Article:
Nevada Off Grid Laws: An In-Depth Guide

While Nevada isn’t the most hospitable environment for living off the land, there has been a movement of people buying property there to live off grid.

Before you start dreaming of a self-reliant life there, here’s what you need to know about Nevada’s off grid laws.

Want to know more about living off grid? Read:

Is Living Off-Grid Legal in Nevada?

In many parts of Nevada, off-grid living is illegal because laws require you to use the municipal water supply or connect to the electric grid.

You are much more likely to be able to live off-grid legally in rural parts of the state. However, you may need to rely on bulk water delivery services in these areas of Nevada.

If you are dependent on delivery services for survival, it’s questionable whether you can truly consider it living off the grid.

Nevada Zoning Laws and Off-Grid Living

Even remote rural areas of Nevada fall under local zoning laws. These zoning laws ultimately determine what you are legally allowed to do on your property.

Rural agricultural zones are usually the most permissive, though you may be required to have a minimum of 40 acres per dwelling unit.

The zoning laws in Clark County, Washoe County, and other populated areas of Nevada are stringent. For example, Clark County regulates how many vehicles you can keep on your property, how many accessory dwellings are allowed, and even whether you can build a greenhouse.

If you want to have livestock or other farm animals, you will need a larger parcel of land and, even then, likely still be limited to how many animals you can have.

Tiny Homes

Nevada generally has favorable laws about living in manufactured homes, including tiny homes. In almost all zones, they are usually allowed as accessory dwellings.

If the manufactured home is attached to a permanent foundation and connected to the utilities, it will be considered a “real” home.

However, if the manufactured home doesn’t qualify as a real home, it will be considered personal property and taxed. Read more about it here and here.

Mobile Homes

Nevada is more friendly towards living in a mobile home than other states. They are generally allowed in areas zoned as Rural Open Land, Residential Agriculture Districts, and Manufactured Home Residential Districts. However, using a mobile home as an accessory dwelling on your property is generally not allowed.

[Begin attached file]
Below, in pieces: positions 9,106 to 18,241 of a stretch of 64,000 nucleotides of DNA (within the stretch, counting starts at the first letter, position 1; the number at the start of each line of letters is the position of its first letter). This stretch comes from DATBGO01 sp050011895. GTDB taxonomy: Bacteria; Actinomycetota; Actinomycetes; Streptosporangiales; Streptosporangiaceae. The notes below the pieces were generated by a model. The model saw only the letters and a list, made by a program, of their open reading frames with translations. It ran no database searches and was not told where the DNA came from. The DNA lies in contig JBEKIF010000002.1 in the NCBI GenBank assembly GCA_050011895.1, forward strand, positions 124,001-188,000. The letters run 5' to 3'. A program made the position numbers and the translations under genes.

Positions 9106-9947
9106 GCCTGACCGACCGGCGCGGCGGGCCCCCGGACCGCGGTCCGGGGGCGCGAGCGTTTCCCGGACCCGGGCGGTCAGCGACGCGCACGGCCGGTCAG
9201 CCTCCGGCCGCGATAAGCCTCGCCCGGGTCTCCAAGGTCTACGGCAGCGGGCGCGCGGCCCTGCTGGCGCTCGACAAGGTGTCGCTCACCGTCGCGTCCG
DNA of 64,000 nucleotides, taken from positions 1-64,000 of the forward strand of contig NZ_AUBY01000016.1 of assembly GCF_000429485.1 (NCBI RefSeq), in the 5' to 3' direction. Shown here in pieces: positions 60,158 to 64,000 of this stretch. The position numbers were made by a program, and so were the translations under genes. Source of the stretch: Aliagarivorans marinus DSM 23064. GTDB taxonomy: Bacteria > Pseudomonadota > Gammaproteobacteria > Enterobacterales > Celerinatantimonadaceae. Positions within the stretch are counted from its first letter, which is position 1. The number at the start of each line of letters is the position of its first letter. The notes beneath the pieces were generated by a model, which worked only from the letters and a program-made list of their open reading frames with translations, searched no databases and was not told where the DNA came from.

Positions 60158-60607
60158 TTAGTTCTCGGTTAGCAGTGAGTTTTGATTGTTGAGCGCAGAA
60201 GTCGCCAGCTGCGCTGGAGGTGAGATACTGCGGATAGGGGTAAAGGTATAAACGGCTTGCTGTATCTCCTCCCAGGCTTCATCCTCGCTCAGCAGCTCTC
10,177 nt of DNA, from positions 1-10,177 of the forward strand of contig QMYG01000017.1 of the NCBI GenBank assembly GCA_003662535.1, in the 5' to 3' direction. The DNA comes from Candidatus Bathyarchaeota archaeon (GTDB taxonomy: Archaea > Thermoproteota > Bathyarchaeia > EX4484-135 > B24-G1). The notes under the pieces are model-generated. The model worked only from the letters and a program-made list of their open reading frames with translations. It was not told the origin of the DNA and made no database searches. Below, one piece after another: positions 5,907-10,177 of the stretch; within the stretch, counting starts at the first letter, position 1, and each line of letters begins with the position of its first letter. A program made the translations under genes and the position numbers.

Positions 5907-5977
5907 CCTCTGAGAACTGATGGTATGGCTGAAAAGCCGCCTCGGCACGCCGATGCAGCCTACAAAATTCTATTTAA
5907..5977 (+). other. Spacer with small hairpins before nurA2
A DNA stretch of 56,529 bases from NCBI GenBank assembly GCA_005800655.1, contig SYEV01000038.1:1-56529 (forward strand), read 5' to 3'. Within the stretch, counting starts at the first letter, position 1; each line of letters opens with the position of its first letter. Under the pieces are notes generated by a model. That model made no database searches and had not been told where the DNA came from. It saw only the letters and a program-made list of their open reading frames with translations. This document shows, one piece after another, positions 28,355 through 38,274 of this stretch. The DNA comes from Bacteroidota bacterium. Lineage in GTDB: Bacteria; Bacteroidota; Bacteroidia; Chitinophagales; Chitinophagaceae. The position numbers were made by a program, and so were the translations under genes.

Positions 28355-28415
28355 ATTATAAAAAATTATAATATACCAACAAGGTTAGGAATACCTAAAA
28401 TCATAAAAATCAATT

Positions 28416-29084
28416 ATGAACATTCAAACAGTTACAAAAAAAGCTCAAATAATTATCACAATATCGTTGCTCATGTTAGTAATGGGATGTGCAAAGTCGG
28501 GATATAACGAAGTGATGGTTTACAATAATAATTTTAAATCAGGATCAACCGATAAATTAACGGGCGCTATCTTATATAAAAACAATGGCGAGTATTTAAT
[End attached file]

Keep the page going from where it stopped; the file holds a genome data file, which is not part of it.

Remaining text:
It is also possible to convert a mobile home into a permanent home. In this case, the mobile home would be allowed in most zones that allow single-family residences. 

Solar Electricity Laws in Nevada

Nevada used to have terrible laws regarding solar energy: solar users connected to the grid had to pay additional fees, and there were no net metering rates. However, this changed with the Renewable Energy Bill of Rights passage in 2017.

Under the new law, Nevadans can generate and store renewable electricity on their property. The law also establishes net metering rates for grid-connected properties and prevents utility companies from charging additional fees to solar customers.

The law mainly addresses grid-tied solar energy systems. In areas where electric utilities are available, you might have trouble getting a Certificate of Occupancy for an off-grid home. The permitting process for off-grid energy systems can be more complicated than grid-tied systems in certain areas.

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Off-Grid Water Laws in Nevada

Considering that it is the driest state in America, it is no surprise that Nevada has stringent laws about off-grid water.

The biggest obstacle to off-grid living is a law requiring you to connect to the municipal water supply if available. In addition to this law, water rights are complicated and expensive to obtain in Nevada. There are even limitations on how you can collect rainwater.

Who Owns the Water in Nevada?

The public owns all of the water in Nevada, including surface and groundwater. However, individuals can get permission to use the water.

Permission is based on the rule of priority (first in time, first in right), meaning whoever claimed the water first gets to use it. The water must be put to beneficial use to maintain a water right.